Though what visitors see of the world’s largest museum and research complex—the Smithsonian’s 16 museums and galleries and the National Zoological Park—is of remarkably impressive scale, what’s publicly visible is by no means the whole. The Institution’s physical enterprise—the working environment for 6,000 staff members and 5,000 volunteers—encompasses more than 400 buildings (nearly eight million square feet of space) in seven states, the District of Columbia and Panama.
The prodigious task of maintaining this great complex would be daunting enough if the buildings were new. But more than half of the Smithsonian’s buildings and systems (for plumbing, electricity, climate control) are between 25 and 40 years old, and the foundations of our earliest buildings date from the 19th century. The cornerstone for the Smithsonian Castle was laid in 1847, and its next-door neighbor, the Arts and Industries Building, was built in 1881. The sprawling (now 1.3 million square feet) beaux arts National Museum of Natural History (NMNH) across the Mall opened in 1910. The National Zoo was designed in the 1890s by Frederick Law Olmsted and William Ralph Emerson, which gives it inestimable historic importance, but its water system also dates to the 1890s. Historic sites and buildings are both a glory and a burden: the costs of even minimal restoration, to which their significance commits us, are far higher than the costs of repair to more ordinary structures and systems.
In addition to the inevitable depredations of age, the Smithsonian’s astonishing popularity also has consequences for the physical health of its buildings. We welcome tens of millions of visitors each year, and doors can take only so many swings, carpets so many feet, paint so many curious hands. Fall behind in the process of maintaining, restoring and revitalizing facilities, and you court disaster: "deferred maintenance" is another term for "sure trouble." In recent decades, when budgets were strained, we put off for just one more year that overdue roof repair or electrical upgrade. The result? A new internal report on our physical plant concludes that half the Institution’s buildings are in unacceptable condition.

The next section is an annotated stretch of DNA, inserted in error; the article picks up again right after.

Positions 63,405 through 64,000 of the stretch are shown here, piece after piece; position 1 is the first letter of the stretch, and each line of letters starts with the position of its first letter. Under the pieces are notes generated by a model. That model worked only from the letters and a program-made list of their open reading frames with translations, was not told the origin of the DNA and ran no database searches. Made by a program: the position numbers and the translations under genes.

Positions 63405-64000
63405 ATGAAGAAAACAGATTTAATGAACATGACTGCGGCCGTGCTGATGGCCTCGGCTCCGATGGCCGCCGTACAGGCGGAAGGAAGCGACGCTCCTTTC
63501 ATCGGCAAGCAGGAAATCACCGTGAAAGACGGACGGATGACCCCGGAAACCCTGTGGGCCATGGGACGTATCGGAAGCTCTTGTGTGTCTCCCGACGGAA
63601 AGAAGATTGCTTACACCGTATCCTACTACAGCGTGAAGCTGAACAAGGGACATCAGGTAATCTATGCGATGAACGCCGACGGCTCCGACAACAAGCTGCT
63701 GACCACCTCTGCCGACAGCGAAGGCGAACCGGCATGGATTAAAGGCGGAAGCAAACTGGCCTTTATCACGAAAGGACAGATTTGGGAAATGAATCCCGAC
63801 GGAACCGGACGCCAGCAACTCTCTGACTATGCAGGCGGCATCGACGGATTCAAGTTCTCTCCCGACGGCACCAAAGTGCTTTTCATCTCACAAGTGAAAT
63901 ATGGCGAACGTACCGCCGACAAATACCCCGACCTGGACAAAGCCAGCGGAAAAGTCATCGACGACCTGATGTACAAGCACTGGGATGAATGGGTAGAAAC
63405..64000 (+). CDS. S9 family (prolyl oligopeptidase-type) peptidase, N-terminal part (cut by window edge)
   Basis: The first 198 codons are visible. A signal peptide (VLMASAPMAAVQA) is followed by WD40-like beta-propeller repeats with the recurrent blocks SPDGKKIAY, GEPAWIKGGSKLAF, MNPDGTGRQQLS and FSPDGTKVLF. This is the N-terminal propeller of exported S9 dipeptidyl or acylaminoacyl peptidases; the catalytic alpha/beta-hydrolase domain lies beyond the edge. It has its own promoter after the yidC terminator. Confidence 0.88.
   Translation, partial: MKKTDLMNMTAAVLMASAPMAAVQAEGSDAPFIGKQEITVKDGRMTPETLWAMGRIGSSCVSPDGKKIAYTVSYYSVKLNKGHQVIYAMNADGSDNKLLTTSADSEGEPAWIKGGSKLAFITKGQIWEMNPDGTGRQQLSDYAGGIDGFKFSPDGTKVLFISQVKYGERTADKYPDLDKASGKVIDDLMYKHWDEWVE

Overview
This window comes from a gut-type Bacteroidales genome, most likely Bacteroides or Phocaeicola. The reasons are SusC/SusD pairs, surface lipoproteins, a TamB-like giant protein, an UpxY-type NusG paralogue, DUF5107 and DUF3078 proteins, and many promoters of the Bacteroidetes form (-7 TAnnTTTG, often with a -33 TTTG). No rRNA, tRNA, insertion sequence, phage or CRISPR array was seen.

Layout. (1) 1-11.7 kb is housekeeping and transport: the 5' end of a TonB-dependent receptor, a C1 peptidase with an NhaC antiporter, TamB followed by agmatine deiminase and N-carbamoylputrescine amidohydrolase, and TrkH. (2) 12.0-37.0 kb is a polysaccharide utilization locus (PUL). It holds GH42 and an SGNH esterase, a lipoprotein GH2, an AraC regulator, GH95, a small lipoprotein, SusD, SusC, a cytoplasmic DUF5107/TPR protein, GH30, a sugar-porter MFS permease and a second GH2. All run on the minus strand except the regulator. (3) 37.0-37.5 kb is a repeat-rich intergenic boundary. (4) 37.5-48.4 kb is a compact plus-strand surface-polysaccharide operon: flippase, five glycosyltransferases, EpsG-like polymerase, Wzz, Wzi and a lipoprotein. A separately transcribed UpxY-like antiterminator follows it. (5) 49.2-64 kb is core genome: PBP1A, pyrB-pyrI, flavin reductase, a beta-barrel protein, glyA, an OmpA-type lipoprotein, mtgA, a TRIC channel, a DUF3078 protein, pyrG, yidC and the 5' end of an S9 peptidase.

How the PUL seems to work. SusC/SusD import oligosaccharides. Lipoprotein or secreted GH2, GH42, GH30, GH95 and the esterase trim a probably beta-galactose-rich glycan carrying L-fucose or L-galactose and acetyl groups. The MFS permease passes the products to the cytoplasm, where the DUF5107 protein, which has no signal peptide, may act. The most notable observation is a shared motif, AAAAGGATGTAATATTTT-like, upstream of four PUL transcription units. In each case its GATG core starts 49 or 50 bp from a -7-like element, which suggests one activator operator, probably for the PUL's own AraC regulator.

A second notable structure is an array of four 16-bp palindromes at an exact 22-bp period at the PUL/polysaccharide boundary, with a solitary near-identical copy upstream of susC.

Soon after I became Secretary in 2000, I told Congress, which provides two-thirds of the Smithsonian’s operating funds, that to deal with the Institution’s physical needs would require an additional $500 million over the coming decade. Within a year, I had revised my estimate—to $1 billion. Congress was rightly surprised, not least because from 1996 to 2000, it had appropriated, and the Smithsonian had productively used, some $208 million in new funds for repair and restoration. So Congress asked an independent organization, the National Academy of Public Administration (NAPA), to investigate the Smithsonian’s facilities program. NAPA issued its report this past July, and it confirmed the worst—which may be the best thing that could have happened.
NAPA properly took the Institution to task for letting our fundamental maintenance responsibilities get away from us. At the same time, it concluded that our internal estimates had been too low: not a billion dollars, but with inflation, a billion and a half, and perhaps more, will be needed for the repair, restoration and alteration of Smithsonian facilities in the next ten years.
Even as we stand chastened by the NAPA report, we are tremendously energized by it as well. It is an objective, external validation of our own assessments, and it has brought an unprecedented clarity to an inexorable need, which worsens the longer it is left unattended. So we intend to get on with the rescue operation—till the burnishing makes the Smithsonian an even more splendid presence on the American landscape than ever before.
By Lawrence M. Small, Secretary